Once we were settled we completely failed at finding groceries on a Saturday evening (everything shuts at 6:00PM in case you were wondering) and eventually went out to Café Europe in Stephensplatz for dinner. Their food was quite good and thankfully I had read online that you should go upstairs in the non-smoking room if you do not want the nicotine/tar/tobacco taste included in your dinner. Wait, that enhances the flavour of your schnitzel, right?

The next day we went to the Kunsthistoriches (art history) museum. We were also able to find one of the four grocery stores in the entire city of Vienna that is open on Sundays. Vienna's population is 2 million people, so you do the math and imagine how much fun shopping cart/trolley derby with a thousand other frantic Sunday shoppers was. If you're ever in Vienna, get your groceries before 6pm  Saturday. And if you're desperate/crazy, the grocery stores open on Sundays are located in train stations and airports.

Saturday evening we went to the State Opera house to see a ballet. I’ve been dragged to a lot of ballets, symphonies, musicals, concerts, and Sharon Lois and Bram events (okay, the last one was my idea circa 1994). I other words, I've had so much exposure to the 'arts' that I actually enjoy, have taken part in, and can recognize when such performances are good.

The ballet was something French from the 1950’s and although I have no idea what/why they were dancing, it was quite entertaining. But the people attending the ballet were almost just as entertaining. When people moved or clapped when they shouldn’t, they were promptly shushed. Old ladies who obviously go to performances every week also had very effective and well-timed claps and “Bravo’s!” and liked to dance around in their seats and pretend that they were conducting the orchestra.

The reason that I may not have understood the ballet was probably that I was watching the old lady in front of me watch the ballet instead.

The next two days were spent visiting the Albertina art museum, the Vienna cathedral, Schonbrunn Palace, and anywhere else that was open and warm.

It was nice to spend some time travelling with Jan but I think our family has decided that winter travel in European cities (during cold snaps) is not quite worth the effort/frost bite. 

Jess and I have now spent the last two Valentine’s Days travelling with our families/mothers, which doesn't leave a lot of room for romance. Next year, no visitors on February 14th please. It makes me look like an ass.

- Mike

Wednesday, February 22, 2012

Mauthausen-Gusen Concentration Camp, Austria

While driving from Mayrhofen to Vienna Mike, his mum, and I stopped at Mauthausen-Gusen concentration camp, 20 kilometers outside Linz in Upper Austria. Mauthausen operated from 1938 to 1945, and was responsible for the deaths of over 100,000 people. It was one of the largest labour camp complexes in German controlled Europe during WWII and directed over 50 sub-camps in Austria and Germany. Its inmates were used as slave labour. They were literally worked to death.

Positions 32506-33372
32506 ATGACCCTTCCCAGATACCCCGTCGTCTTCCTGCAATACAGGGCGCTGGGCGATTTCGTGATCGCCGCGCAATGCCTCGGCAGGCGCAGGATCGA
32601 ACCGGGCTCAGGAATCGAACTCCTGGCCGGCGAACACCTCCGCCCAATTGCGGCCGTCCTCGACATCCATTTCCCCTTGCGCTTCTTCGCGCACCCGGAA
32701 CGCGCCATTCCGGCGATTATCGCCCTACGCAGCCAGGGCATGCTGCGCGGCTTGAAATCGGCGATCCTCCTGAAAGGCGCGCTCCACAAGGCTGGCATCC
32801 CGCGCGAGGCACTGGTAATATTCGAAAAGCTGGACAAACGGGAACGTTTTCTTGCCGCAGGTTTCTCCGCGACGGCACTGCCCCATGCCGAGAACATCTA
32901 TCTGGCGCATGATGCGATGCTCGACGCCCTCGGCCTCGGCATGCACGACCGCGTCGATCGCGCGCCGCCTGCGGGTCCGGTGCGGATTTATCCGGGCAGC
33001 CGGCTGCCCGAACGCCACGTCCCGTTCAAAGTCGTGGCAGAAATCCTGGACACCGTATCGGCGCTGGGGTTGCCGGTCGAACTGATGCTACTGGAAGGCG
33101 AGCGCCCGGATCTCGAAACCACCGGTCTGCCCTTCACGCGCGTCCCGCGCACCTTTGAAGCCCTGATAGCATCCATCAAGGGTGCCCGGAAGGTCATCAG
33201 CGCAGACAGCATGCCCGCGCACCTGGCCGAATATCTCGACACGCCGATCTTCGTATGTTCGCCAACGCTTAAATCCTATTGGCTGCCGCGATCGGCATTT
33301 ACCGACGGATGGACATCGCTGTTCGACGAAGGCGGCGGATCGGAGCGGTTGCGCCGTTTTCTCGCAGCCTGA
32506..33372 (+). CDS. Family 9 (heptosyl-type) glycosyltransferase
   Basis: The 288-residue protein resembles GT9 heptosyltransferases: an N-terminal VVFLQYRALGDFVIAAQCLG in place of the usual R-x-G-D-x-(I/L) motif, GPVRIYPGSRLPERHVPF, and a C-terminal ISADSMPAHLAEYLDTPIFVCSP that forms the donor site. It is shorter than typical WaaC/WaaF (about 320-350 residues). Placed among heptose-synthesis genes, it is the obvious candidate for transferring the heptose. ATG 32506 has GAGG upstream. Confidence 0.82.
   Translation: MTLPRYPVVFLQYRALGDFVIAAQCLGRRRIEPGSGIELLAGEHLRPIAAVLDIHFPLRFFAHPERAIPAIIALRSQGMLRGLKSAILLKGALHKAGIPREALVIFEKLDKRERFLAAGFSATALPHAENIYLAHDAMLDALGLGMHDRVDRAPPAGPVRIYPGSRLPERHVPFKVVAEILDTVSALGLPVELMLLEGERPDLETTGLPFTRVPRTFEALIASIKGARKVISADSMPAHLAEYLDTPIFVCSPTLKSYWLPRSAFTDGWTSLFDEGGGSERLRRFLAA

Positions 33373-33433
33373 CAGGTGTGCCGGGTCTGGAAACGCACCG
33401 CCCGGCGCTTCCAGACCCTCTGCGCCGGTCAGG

This was my first visit to a concentration camp. It was both everything and nothing like I expected it to be. How do you put it into words?

The most surprising thing I learned at Mauthausen was that a brothel was set up in the camp and used to manipulate prisoners by 'rewarding' them for good behaviour. The women in the brothel were also inmates, shipped to Mauthausen from other camps and shipped out after six months of unimaginable living conditions. But leaving Mauthausen wasn't respite. These women often contracted sexually transmitted diseases and, like most ill prisoners, were not treated but executed when they returned to their original camps. Unimaginable.  

I walked around the camp with Mike, frozen to the bone, as my audioguide told me prisoners were often forced to line up for roll call in the camp's main square for hours, or even days. In the winter. In that cold. Unimaginable. 

They slaved at a nearby rock quarry for 12 hours a day, malnourished and psychologically and physically abused, until they died.  Unimaginable.

They were forced to walk into electrified barbed wire fences, burnt and tortured until they died. They were shot point-blank, froze to death, starved, and were gassed. Unimaginable.

Places like Mauthausen are so important to visit. If not only to remember the atrocities of WWII, but to recall that no human, regardless of gender, sexual orientation, religion, nationality, or race, should suffer at the hands of another. Even when that utopian kind of world seems unimaginable.
- Jess

Tuesday, February 21, 2012

Salzburg, Austria

We took a quick trip to Salzburg while in Austria last week and wandered the streets of the centuries old city, visited the Salzburg museum, cathedral, and Hohensalzburg castle. It was a lovely day trip and a great chance to spend time with Mike's parents, who were super-troopers having just gotten over the stomach flu. Seriously, not one complaint. I now know where Mike gets it from.

Salzburg is home of the Sound of Music, and was the backdrop for the 1965 film. Did you know that at the end of the film when the von Trapp family hikes over a mountain to Switzerland to escape the Nazis, they are actually climbing a mountain outside Salzburg that leads straight to Germany? Switzerland is on the other side of Austria. These are the kind of facts you learn when your boyfriend is a walking encyclopedia. 
- Jess
ps - tomorrow - Mauthausen concentration camp.

schmuck means jewelry in german.
lunch at the salzburg museum cafe with mike's parents

view of salzburg from the funicular to hohensalzburg castle
marionette museum, hohensalzburg castle
torture chamber, hohensalzburg castle

salzburg skyline
hohensalzburg castle skyline

salzburg cathedral dome, rebuilt after wwii

salzburg cathedral